While The Descendants’ (2011) symbiotic nature — intimately illustrating a family’s post-tragedy togetherness — is rather conventional and predictable, the aesthetic is befitting and makes impressive what would otherwise be quite a bland film.
There is a quaint silence that accompanies each of the scenes, all of which retain a similar pace. Though there is never much action, the film couldn’t rightly be considered slow-paced; this speaks volumes about Payne’s ability to use image to evoke emotions and reveal plot. It further speaks volumes about the performers’ abilities in physical acting, One scene that is particularly exemplary of this is when Alex (Shailene Woodley), upon hearing her mother’s death-sentence, dunks herself underwater and screams; there is little sensory evocation, since we don’t hear the scream, yet somehow the scene has an even more sincere and striking impact.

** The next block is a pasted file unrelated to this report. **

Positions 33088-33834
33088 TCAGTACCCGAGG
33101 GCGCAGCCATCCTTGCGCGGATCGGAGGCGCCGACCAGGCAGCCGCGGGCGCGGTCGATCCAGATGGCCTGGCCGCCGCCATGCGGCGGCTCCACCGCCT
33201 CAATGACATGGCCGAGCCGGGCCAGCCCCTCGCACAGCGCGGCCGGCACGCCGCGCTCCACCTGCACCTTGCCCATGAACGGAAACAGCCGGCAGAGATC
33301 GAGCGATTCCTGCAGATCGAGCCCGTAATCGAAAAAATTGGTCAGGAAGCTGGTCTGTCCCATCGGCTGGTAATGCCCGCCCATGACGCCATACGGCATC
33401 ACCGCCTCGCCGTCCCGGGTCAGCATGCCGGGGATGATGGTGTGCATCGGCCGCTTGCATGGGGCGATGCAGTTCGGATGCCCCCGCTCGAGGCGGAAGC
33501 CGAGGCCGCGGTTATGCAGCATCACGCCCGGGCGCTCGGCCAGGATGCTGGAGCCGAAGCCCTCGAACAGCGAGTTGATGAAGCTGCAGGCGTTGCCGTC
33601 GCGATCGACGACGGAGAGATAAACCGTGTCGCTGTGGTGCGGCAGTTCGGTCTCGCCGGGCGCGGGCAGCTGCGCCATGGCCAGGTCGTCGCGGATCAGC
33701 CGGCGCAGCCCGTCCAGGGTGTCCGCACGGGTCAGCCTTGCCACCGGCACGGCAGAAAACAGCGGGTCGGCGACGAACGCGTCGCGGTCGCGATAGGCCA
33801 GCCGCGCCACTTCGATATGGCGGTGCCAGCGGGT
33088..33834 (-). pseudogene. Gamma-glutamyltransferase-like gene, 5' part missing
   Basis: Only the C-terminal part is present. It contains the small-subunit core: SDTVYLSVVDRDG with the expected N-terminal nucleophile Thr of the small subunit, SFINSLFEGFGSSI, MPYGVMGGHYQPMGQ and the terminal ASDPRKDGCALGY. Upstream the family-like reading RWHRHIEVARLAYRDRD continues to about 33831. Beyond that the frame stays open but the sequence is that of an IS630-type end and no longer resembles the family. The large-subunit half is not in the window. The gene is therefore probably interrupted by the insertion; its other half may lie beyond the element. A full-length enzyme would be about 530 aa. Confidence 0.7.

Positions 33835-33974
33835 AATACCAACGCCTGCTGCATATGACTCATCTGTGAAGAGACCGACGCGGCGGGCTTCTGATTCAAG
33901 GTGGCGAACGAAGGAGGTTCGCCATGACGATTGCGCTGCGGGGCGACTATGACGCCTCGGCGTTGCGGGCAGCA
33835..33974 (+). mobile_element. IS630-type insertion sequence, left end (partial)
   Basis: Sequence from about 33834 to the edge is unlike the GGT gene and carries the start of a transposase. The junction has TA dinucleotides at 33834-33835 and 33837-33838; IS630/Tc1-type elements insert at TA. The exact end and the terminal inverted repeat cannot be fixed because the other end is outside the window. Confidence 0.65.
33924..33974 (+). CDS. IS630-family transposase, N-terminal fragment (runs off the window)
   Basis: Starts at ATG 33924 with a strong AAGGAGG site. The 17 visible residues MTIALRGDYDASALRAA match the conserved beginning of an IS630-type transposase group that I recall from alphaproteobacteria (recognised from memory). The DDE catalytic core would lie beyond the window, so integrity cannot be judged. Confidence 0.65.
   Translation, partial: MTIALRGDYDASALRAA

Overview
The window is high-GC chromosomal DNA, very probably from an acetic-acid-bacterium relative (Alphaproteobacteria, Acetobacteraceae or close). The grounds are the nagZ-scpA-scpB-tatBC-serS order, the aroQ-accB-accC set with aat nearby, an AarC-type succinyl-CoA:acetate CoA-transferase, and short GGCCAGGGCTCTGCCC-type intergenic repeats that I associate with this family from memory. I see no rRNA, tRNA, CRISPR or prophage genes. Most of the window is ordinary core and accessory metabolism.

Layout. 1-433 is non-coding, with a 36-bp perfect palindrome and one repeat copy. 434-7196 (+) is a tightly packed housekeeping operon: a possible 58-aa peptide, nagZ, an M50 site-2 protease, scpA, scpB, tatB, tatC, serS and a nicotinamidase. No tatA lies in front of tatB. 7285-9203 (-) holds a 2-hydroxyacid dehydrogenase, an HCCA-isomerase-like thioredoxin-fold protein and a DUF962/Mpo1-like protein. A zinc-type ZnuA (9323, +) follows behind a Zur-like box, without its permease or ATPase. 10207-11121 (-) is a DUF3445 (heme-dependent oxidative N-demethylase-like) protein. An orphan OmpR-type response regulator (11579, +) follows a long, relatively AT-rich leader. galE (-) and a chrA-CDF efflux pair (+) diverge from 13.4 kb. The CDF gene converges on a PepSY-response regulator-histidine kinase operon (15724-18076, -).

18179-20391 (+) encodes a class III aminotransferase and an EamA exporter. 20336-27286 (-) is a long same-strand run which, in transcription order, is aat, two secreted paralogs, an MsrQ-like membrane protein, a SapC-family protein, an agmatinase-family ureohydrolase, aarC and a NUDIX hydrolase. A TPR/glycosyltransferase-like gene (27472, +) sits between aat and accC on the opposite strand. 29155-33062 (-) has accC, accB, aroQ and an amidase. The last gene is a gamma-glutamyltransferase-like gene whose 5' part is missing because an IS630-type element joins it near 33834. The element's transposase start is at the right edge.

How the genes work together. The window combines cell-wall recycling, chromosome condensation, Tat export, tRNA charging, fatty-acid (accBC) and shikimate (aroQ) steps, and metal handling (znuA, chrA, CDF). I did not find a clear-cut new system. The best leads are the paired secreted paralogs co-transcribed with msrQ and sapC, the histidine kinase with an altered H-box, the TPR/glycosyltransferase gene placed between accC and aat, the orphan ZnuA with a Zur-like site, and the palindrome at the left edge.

This withholding of emotional intensity imbues the film with a kind of melancholic slowness. There is a transient nature of things — all must pass — and the film paints a somber but necessary acceptance of this nature. The light, airy soundtrack, in concurrence with slow dissolves and sequined images of natural landscapes, leaves the viewer with a lingering flow of images expressive of solemnity, peace, and tranquility.